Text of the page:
In its annual report summing up the latest trends with pathogens that are common sources of foodborne illness, the Centers for Disease Control and Prevention (CDC) said today that the incidence of most illnesses increased in 2018, especially Cyclospora infections.
A team from the CDC and partners in 10 states that are part of the FoodNet surveillance network looked at levels for 2018 and compared them with levels for 2015 through 2017. The pathogens they tracked included Campylobacter, Cryptosporidium, Cyclospora, Listeria, Salmonella, Shiga toxin-producing Escherichia coli (STEC), Shigella, Vibrio, and Yersinia. They published their findings today in the latest edition of Morbidity and Mortality Weekly Report.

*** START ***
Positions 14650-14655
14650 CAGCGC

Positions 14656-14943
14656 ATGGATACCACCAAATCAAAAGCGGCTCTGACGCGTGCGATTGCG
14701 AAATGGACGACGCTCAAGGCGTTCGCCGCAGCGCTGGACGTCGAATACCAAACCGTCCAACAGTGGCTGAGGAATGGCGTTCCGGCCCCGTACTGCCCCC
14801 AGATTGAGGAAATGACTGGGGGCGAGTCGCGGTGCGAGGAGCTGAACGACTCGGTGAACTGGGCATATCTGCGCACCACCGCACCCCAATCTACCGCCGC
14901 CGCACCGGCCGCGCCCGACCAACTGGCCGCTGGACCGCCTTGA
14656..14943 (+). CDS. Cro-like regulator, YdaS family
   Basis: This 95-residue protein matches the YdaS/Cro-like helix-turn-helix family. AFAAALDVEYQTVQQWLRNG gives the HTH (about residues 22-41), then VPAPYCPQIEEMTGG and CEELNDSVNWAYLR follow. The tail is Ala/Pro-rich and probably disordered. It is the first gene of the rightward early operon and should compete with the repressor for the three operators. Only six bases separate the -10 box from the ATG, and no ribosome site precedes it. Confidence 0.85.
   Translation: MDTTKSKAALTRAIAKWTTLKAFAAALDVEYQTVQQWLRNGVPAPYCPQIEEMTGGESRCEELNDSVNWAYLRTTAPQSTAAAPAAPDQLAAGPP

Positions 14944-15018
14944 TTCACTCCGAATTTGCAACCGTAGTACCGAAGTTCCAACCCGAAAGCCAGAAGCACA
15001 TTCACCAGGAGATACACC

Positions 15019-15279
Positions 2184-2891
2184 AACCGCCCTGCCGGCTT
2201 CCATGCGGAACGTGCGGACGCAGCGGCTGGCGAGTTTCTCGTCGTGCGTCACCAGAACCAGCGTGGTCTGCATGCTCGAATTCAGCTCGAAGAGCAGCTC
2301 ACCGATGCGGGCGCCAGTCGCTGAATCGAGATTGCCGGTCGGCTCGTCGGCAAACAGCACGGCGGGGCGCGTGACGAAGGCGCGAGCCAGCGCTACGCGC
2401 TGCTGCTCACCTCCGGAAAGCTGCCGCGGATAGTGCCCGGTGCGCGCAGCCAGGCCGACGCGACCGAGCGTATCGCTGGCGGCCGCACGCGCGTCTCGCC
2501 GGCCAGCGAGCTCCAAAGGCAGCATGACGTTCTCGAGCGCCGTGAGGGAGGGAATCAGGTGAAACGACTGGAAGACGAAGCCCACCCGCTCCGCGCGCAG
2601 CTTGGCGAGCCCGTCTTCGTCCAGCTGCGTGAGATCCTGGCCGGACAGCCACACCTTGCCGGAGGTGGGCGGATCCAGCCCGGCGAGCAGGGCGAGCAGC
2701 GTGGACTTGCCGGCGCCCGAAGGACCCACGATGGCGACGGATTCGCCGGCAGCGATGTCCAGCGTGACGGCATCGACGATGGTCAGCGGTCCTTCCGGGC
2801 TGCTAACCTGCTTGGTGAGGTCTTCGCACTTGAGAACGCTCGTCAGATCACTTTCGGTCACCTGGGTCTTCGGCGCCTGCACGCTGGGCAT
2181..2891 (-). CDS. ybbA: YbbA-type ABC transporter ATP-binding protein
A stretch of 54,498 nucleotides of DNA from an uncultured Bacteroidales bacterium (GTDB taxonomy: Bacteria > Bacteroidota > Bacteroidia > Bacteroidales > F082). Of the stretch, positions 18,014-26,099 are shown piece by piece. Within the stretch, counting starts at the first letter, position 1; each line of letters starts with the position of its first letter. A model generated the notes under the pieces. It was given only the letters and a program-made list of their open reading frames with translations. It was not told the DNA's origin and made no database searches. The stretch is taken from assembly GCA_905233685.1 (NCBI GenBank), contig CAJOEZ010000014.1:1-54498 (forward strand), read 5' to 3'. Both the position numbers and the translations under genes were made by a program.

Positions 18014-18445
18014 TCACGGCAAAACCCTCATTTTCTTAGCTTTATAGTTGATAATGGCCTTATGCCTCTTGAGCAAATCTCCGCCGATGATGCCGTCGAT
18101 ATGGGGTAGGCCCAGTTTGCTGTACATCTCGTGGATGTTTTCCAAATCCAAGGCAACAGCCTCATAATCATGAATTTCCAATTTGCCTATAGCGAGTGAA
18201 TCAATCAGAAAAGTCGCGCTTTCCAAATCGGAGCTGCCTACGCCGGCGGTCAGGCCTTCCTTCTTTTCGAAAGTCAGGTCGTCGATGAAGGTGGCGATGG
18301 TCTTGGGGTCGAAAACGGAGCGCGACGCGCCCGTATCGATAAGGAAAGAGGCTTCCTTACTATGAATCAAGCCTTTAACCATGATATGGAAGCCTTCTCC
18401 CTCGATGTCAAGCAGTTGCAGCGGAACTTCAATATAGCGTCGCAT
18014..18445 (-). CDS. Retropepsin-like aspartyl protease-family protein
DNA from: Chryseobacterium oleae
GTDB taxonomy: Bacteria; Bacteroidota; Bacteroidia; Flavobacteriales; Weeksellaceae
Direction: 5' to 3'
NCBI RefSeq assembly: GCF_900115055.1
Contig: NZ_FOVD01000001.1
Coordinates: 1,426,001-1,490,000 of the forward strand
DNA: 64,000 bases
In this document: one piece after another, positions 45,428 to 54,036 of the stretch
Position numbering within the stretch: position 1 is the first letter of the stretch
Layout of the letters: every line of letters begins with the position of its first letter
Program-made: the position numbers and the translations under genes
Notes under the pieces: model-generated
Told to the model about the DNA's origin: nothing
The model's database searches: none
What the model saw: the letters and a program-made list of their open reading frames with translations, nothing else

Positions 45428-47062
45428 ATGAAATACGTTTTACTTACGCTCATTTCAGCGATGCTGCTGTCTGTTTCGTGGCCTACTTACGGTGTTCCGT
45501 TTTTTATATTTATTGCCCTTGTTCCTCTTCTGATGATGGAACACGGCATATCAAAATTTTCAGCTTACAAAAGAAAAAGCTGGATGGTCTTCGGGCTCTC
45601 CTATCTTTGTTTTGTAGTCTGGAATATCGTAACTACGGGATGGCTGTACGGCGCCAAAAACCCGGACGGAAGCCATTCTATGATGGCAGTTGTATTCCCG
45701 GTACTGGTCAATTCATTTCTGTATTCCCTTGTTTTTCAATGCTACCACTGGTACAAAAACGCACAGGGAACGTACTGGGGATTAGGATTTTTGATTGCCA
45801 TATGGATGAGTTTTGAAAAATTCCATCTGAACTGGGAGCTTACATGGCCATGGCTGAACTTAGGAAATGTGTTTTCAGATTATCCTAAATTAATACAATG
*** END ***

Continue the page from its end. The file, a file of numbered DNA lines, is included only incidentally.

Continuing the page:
In preliminary findings for 2018, the FoodNet system flagged 25,606 infections, 5,893 hospitalizations, and 120 deaths. They note that the incidence for most infections is rising, including Campylobacter and Salmonella. However, they added an important caveat that some of the increase might be partly due to the increased use of culture-independent diagnostic tests (CIDTs), which can identify pathogens not regularly found by other testing methods — complicating data interpretation.
Read more at CIDRAP…
Apr 26 MMWR report
Mar 23, 2018, CIDRAP News story “CDC says some FoodNet Salmonella infections rising“